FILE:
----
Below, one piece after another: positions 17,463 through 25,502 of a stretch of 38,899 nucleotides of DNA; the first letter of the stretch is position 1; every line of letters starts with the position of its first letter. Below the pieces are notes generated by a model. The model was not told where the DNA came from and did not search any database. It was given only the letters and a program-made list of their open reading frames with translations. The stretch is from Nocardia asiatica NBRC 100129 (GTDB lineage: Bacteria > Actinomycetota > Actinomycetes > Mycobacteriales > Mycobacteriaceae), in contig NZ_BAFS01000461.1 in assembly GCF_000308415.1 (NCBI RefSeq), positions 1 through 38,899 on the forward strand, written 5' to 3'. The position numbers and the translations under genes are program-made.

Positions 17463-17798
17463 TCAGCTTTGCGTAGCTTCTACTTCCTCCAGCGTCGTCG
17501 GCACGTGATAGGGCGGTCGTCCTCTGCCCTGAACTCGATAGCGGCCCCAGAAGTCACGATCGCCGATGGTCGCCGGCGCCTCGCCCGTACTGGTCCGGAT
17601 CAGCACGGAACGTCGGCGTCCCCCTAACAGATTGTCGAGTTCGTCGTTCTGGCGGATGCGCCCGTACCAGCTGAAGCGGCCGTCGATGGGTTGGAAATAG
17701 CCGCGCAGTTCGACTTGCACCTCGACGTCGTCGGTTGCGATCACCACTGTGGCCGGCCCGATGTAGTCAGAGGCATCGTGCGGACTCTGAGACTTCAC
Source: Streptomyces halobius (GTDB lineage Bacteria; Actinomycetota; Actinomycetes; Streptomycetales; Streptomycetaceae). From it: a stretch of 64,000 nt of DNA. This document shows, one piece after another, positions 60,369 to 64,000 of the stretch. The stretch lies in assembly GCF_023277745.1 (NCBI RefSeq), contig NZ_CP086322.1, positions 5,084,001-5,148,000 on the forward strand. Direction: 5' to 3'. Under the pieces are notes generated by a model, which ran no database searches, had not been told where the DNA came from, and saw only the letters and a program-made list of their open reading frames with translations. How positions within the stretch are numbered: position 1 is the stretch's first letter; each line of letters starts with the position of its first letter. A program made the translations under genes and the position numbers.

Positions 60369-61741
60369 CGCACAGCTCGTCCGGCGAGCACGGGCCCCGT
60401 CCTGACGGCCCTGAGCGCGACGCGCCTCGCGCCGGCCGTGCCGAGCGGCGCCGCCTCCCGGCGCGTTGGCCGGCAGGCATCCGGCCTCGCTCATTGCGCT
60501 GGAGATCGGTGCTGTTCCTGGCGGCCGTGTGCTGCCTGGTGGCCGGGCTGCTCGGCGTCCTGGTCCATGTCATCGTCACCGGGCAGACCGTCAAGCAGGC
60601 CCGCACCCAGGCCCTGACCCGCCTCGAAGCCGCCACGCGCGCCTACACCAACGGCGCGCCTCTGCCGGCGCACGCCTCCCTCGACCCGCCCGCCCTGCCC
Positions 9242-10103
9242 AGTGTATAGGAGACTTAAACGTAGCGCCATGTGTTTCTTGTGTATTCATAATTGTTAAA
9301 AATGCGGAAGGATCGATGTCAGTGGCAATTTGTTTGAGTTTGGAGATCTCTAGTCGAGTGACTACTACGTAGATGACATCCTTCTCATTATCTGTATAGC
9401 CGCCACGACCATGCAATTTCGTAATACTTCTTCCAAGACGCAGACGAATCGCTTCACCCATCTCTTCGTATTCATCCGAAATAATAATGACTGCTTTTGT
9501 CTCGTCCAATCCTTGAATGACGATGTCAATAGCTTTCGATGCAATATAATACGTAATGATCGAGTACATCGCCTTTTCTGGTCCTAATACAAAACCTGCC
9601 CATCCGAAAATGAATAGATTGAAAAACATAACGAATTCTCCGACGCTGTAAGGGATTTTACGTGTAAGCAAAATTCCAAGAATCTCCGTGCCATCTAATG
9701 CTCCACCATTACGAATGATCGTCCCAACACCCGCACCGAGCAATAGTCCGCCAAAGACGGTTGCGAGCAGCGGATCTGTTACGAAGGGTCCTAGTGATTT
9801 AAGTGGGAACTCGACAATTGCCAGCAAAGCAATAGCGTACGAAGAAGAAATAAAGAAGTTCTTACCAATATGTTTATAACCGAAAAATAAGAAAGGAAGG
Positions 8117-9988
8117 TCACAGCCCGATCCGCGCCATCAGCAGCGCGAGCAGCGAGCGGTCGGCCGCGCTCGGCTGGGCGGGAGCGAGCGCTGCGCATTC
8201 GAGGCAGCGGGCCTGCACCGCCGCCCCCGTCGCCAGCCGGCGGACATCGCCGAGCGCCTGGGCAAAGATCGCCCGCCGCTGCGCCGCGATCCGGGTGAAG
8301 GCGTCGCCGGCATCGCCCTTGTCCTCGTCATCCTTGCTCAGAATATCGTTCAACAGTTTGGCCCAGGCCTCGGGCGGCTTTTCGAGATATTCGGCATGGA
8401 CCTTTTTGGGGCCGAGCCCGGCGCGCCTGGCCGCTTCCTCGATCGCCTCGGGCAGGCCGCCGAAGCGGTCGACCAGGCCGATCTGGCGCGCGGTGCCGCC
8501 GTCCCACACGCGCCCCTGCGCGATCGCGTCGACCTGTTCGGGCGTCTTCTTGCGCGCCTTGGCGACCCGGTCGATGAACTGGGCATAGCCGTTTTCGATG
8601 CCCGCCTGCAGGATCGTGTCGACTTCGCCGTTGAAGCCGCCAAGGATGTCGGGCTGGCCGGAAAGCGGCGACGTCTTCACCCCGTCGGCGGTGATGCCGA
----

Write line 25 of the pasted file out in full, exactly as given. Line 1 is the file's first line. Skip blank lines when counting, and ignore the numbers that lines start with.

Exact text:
8401 CCTTTTTGGGGCCGAGCCCGGCGCGCCTGGCCGCTTCCTCGATCGCCTCGGGCAGGCCGCCGAAGCGGTCGACCAGGCCGATCTGGCGCGCGGTGCCGCC